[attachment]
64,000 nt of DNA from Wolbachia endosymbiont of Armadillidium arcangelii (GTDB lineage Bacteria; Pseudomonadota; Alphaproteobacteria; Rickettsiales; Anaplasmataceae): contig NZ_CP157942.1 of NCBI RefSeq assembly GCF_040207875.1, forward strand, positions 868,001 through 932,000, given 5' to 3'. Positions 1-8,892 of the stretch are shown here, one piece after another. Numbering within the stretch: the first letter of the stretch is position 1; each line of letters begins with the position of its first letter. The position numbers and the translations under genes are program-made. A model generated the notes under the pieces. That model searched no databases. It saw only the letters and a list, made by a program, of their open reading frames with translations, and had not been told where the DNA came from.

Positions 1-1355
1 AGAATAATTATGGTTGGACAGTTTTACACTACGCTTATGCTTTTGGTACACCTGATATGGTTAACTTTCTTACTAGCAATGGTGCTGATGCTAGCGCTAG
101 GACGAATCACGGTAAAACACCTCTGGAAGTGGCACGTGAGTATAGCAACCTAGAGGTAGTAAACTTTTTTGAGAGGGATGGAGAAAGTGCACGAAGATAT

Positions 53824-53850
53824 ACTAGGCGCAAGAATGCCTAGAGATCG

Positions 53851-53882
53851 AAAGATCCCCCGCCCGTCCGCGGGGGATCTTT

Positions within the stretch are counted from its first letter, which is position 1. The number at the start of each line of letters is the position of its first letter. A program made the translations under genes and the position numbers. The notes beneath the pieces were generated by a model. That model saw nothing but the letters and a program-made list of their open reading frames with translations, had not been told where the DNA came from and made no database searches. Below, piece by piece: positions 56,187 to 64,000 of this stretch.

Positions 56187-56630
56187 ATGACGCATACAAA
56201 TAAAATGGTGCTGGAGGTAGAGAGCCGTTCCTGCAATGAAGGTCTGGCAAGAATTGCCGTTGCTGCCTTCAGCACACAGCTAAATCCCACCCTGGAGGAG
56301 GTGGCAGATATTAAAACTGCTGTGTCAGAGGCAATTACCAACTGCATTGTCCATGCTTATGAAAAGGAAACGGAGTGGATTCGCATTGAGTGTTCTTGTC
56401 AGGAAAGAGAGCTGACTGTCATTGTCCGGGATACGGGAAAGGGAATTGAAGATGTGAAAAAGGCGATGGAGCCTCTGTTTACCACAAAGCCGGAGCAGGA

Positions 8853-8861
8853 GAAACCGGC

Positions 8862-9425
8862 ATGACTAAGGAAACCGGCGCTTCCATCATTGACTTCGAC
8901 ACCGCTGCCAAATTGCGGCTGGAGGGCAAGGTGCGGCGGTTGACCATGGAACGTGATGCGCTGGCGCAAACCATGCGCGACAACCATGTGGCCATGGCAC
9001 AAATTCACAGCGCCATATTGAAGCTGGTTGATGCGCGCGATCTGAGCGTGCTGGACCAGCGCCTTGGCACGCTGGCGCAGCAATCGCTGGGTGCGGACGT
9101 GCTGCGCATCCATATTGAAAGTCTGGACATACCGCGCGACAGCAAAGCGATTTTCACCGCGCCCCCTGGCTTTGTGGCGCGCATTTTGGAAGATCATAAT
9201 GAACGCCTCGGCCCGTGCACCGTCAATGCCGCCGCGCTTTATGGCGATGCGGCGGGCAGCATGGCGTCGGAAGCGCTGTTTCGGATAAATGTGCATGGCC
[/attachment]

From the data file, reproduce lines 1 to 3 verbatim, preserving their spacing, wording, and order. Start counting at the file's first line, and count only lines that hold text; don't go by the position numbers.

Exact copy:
64,000 nt of DNA from Wolbachia endosymbiont of Armadillidium arcangelii (GTDB lineage Bacteria; Pseudomonadota; Alphaproteobacteria; Rickettsiales; Anaplasmataceae): contig NZ_CP157942.1 of NCBI RefSeq assembly GCF_040207875.1, forward strand, positions 868,001 through 932,000, given 5' to 3'. Positions 1-8,892 of the stretch are shown here, one piece after another. Numbering within the stretch: the first letter of the stretch is position 1; each line of letters begins with the position of its first letter. The position numbers and the translations under genes are program-made. A model generated the notes under the pieces. That model searched no databases. It saw only the letters and a list, made by a program, of their open reading frames with translations, and had not been told where the DNA came from.

Positions 1-1355
1 AGAATAATTATGGTTGGACAGTTTTACACTACGCTTATGCTTTTGGTACACCTGATATGGTTAACTTTCTTACTAGCAATGGTGCTGATGCTAGCGCTAG